MichaelL.CainMichaelCain(Units4,5,and8)isanecologistandevolutionarybiologistwhoisnowwritingfull-time.MichaelearnedajointdegreeinbiologyandmathatBowdoinCollege,anM.Sc.fromBrownUniversity,andaPh.D.inecologyandevolutionarybiologyfromCornellUniversity.AsafacultymemberatNEW!MexicoStateUniversityandRose-HulmanInstituteofTechnology,hetaughtawiderangeofcourses,includingintroductorybiology,ecology,evolution,botany,andconservationbiology.Michaelistheauthorofdozensofscientificpapersontopicsthatincludeforagingbehaviorininsectsandplants,long-distanceseeddispersal,andspeciationincrickets.Michaelisalsotheleadauthorofanecologytextbook.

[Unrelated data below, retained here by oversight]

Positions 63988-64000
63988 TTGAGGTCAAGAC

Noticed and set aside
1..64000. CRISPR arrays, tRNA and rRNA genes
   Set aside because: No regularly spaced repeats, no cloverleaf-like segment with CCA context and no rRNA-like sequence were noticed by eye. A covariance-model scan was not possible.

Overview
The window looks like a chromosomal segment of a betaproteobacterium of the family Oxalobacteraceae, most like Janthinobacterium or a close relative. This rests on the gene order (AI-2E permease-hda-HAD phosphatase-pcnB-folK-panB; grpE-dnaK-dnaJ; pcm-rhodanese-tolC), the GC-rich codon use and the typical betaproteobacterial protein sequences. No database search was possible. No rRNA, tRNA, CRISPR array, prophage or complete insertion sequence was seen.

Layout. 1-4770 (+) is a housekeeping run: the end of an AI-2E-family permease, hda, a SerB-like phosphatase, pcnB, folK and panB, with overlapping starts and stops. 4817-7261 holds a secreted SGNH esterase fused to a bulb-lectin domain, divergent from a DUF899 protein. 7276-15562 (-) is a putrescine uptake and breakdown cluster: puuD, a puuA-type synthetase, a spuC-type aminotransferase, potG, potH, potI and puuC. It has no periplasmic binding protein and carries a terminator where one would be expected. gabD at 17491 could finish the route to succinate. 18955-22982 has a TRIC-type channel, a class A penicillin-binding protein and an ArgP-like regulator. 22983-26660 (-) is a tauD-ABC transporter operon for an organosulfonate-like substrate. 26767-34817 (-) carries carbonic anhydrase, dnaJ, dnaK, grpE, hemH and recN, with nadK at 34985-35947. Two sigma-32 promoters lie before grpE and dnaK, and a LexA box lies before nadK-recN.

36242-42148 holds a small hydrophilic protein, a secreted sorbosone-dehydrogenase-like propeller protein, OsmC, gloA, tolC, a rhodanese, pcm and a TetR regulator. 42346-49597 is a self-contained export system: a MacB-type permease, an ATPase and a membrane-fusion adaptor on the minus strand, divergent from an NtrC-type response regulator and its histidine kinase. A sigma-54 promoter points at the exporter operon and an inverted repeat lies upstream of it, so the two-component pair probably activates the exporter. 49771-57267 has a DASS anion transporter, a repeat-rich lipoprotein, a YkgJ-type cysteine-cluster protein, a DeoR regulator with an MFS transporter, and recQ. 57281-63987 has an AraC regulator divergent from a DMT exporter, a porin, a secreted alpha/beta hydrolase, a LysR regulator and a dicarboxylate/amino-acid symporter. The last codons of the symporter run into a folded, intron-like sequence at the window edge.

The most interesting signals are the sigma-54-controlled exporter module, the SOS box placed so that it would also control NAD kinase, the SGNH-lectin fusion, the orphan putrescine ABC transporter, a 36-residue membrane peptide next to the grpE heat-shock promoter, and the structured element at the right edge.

StevenA.WassermanSteveWasserman(Unit7)isProfessorofBiologyattheUniversityofCalifornia,SanDiego(UCSD).HeearnedhisA.B.inbiologyfromHarvardUniversityandhisPh.D.inbiologicalsciencesfromMIT.ThroughhisresearchonregulatorypathwaymechanismsinthefruitflyDrosophila,Stevehascontributedtothefieldsofdevelopmentalbiology,reproduction,andimmunity.AsafacultymemberattheUniversityofTexasSouthwesternMedicalCenterandUCSD,hehastaughtgenetics,development,andphysiologytoundergraduate,graduate,andmedicalstudents.Hecurrentlyfocusesonteachingintroductorybiology.Hehasalsoservedastheresearchmentorformorethanadozendoctoralstudentsandmorethan50aspiringscientistsattheundergraduateandhighschoollevels.StevehasbeentherecipientofdistinguishedscholarawardsfromboththeMarkeyCharitableTrustandtheDavidandLucillePackardFoundation.In2007,hereceivedUCSD’sDistinguishedTeachingAwardforundergraduateteaching.